People with Type-1 diabetes showing highest level of depressive symptoms are most likely to die prematurely, a study shows.
Researchers measured depressive symptoms such as low mood, losing interest in doing things, loss of appetite, feeling worthless and having suicidal tendencies.
They used ‘Beck Depression Inventory’ – a widely used instrument for measuring the severity of depression via 21-question multiple-choice self-report inventory.
“For every one point increase on the ‘Beck Depression Inventory’ scale, participants showed a four percent increase in risk for mortality – after controlling for other factors that might increase the risk of death,” said Cassie Fickley from University of Pittsburgh in the US.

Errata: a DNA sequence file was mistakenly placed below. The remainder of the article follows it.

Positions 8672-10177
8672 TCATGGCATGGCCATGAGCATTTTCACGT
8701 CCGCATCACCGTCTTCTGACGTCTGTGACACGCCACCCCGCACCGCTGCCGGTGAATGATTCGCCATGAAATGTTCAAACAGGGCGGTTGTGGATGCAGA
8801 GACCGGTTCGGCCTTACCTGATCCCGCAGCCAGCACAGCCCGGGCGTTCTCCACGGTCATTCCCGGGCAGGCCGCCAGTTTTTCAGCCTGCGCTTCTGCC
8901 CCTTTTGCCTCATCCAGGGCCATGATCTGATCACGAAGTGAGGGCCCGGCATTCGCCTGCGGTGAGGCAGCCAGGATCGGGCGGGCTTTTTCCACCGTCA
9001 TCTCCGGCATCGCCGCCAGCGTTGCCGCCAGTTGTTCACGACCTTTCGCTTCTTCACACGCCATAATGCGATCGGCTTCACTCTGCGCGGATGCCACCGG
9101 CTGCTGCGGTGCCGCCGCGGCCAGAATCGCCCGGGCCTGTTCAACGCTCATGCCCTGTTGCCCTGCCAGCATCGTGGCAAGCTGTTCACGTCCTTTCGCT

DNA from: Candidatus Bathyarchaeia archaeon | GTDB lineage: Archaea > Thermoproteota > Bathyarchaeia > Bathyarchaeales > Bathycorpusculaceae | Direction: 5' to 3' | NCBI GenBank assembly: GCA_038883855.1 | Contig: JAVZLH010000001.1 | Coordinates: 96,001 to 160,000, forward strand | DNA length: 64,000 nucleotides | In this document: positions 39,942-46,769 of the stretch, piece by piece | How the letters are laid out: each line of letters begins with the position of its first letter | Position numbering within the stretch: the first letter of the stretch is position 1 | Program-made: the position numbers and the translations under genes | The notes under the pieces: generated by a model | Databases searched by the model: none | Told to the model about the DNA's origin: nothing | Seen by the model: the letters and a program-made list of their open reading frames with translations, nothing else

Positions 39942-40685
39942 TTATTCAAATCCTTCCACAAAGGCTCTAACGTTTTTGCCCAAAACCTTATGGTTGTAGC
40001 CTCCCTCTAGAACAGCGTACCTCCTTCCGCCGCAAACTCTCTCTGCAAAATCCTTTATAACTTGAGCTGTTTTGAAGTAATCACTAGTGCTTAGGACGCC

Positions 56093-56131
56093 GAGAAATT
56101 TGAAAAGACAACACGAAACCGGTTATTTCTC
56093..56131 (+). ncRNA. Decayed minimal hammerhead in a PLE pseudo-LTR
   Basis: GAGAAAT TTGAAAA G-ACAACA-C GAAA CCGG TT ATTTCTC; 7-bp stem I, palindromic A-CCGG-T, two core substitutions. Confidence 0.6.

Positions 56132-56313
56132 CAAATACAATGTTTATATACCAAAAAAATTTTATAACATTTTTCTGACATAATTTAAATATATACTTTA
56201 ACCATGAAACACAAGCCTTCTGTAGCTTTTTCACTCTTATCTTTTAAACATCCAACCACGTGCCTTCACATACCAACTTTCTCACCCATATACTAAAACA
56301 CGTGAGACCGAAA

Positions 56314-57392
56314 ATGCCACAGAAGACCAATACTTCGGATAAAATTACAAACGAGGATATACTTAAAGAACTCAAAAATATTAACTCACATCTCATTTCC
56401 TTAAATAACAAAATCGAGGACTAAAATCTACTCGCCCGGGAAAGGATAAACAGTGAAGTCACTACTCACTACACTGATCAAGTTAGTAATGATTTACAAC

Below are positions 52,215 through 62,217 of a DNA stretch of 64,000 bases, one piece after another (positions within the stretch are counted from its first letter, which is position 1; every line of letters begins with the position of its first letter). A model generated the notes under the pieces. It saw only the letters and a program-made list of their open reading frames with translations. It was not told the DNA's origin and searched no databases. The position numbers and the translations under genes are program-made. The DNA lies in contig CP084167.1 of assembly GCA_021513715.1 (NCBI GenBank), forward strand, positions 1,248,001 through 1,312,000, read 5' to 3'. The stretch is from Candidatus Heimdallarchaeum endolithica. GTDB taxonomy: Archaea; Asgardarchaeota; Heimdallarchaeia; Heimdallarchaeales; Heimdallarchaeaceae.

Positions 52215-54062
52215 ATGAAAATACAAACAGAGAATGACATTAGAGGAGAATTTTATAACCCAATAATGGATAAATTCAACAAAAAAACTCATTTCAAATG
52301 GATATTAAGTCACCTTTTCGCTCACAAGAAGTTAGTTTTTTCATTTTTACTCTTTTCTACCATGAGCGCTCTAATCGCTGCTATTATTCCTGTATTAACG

Participants in the study had been diagnosed with diabetes as children between 1950 and 1980, and were first studied in 1986.
They are now in their 25th year of follow-up as part of a large, prospective cohort study.
“The results are very consistent with earlier findings which showed that greater depressive symptomatology predicted the incidence of heart disease in this cohort,” Trevor Orchard, professor at University of Pittsburgh, noted.
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